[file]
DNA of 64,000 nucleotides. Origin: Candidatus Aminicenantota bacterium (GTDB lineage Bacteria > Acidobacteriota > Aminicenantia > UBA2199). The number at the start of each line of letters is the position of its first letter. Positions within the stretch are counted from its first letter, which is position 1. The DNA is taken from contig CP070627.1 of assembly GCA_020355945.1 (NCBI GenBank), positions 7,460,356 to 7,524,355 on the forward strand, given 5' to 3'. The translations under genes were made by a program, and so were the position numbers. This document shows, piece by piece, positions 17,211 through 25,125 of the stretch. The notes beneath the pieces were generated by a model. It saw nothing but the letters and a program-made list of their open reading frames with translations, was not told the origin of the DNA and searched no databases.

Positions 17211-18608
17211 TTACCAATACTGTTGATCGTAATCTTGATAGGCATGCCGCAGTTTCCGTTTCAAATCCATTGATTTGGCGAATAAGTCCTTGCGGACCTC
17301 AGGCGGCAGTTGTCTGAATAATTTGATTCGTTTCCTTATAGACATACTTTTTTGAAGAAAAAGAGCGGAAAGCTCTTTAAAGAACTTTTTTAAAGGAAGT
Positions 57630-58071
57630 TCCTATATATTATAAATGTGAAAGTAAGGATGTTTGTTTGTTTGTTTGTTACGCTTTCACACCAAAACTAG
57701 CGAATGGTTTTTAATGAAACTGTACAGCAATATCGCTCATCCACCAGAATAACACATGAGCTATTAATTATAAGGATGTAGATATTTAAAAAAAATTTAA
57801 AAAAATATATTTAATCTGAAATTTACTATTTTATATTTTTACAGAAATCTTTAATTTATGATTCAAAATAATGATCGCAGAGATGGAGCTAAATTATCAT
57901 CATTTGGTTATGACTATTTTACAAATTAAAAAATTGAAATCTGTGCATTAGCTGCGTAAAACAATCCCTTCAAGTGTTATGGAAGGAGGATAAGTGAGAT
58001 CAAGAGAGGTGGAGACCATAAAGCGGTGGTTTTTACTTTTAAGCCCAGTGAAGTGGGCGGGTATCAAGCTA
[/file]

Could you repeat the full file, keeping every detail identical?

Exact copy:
DNA of 64,000 nucleotides. Origin: Candidatus Aminicenantota bacterium (GTDB lineage Bacteria > Acidobacteriota > Aminicenantia > UBA2199). The number at the start of each line of letters is the position of its first letter. Positions within the stretch are counted from its first letter, which is position 1. The DNA is taken from contig CP070627.1 of assembly GCA_020355945.1 (NCBI GenBank), positions 7,460,356 to 7,524,355 on the forward strand, given 5' to 3'. The translations under genes were made by a program, and so were the position numbers. This document shows, piece by piece, positions 17,211 through 25,125 of the stretch. The notes beneath the pieces were generated by a model. It saw nothing but the letters and a program-made list of their open reading frames with translations, was not told the origin of the DNA and searched no databases.

Positions 17211-18608
17211 TTACCAATACTGTTGATCGTAATCTTGATAGGCATGCCGCAGTTTCCGTTTCAAATCCATTGATTTGGCGAATAAGTCCTTGCGGACCTC
17301 AGGCGGCAGTTGTCTGAATAATTTGATTCGTTTCCTTATAGACATACTTTTTTGAAGAAAAAGAGCGGAAAGCTCTTTAAAGAACTTTTTTAAAGGAAGT
Positions 57630-58071
57630 TCCTATATATTATAAATGTGAAAGTAAGGATGTTTGTTTGTTTGTTTGTTACGCTTTCACACCAAAACTAG
57701 CGAATGGTTTTTAATGAAACTGTACAGCAATATCGCTCATCCACCAGAATAACACATGAGCTATTAATTATAAGGATGTAGATATTTAAAAAAAATTTAA
57801 AAAAATATATTTAATCTGAAATTTACTATTTTATATTTTTACAGAAATCTTTAATTTATGATTCAAAATAATGATCGCAGAGATGGAGCTAAATTATCAT
57901 CATTTGGTTATGACTATTTTACAAATTAAAAAATTGAAATCTGTGCATTAGCTGCGTAAAACAATCCCTTCAAGTGTTATGGAAGGAGGATAAGTGAGAT
58001 CAAGAGAGGTGGAGACCATAAAGCGGTGGTTTTTACTTTTAAGCCCAGTGAAGTGGGCGGGTATCAAGCTA